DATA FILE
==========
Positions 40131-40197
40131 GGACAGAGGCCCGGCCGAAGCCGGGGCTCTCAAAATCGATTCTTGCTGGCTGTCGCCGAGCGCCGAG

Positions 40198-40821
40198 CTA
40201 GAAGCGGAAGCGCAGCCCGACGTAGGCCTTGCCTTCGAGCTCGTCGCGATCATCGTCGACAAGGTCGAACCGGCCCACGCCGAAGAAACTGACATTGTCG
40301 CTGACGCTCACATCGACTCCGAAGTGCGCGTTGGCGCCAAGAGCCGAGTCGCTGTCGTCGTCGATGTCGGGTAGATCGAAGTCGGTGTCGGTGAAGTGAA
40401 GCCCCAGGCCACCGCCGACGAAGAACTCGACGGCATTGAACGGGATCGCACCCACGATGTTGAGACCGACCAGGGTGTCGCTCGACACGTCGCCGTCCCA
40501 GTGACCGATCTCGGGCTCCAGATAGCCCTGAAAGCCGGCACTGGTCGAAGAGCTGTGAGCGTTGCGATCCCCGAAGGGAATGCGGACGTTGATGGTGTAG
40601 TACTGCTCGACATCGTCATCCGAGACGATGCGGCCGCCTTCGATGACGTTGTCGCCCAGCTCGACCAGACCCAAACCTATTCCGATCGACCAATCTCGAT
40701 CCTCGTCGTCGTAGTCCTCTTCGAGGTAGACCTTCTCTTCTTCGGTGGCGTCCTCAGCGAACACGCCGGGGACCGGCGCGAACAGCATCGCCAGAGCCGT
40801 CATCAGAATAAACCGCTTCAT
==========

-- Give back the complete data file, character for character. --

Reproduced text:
Positions 40131-40197
40131 GGACAGAGGCCCGGCCGAAGCCGGGGCTCTCAAAATCGATTCTTGCTGGCTGTCGCCGAGCGCCGAG

Positions 40198-40821
40198 CTA
40201 GAAGCGGAAGCGCAGCCCGACGTAGGCCTTGCCTTCGAGCTCGTCGCGATCATCGTCGACAAGGTCGAACCGGCCCACGCCGAAGAAACTGACATTGTCG
40301 CTGACGCTCACATCGACTCCGAAGTGCGCGTTGGCGCCAAGAGCCGAGTCGCTGTCGTCGTCGATGTCGGGTAGATCGAAGTCGGTGTCGGTGAAGTGAA
40401 GCCCCAGGCCACCGCCGACGAAGAACTCGACGGCATTGAACGGGATCGCACCCACGATGTTGAGACCGACCAGGGTGTCGCTCGACACGTCGCCGTCCCA
40501 GTGACCGATCTCGGGCTCCAGATAGCCCTGAAAGCCGGCACTGGTCGAAGAGCTGTGAGCGTTGCGATCCCCGAAGGGAATGCGGACGTTGATGGTGTAG
40601 TACTGCTCGACATCGTCATCCGAGACGATGCGGCCGCCTTCGATGACGTTGTCGCCCAGCTCGACCAGACCCAAACCTATTCCGATCGACCAATCTCGAT
40701 CCTCGTCGTCGTAGTCCTCTTCGAGGTAGACCTTCTCTTCTTCGGTGGCGTCCTCAGCGAACACGCCGGGGACCGGCGCGAACAGCATCGCCAGAGCCGT
40801 CATCAGAATAAACCGCTTCAT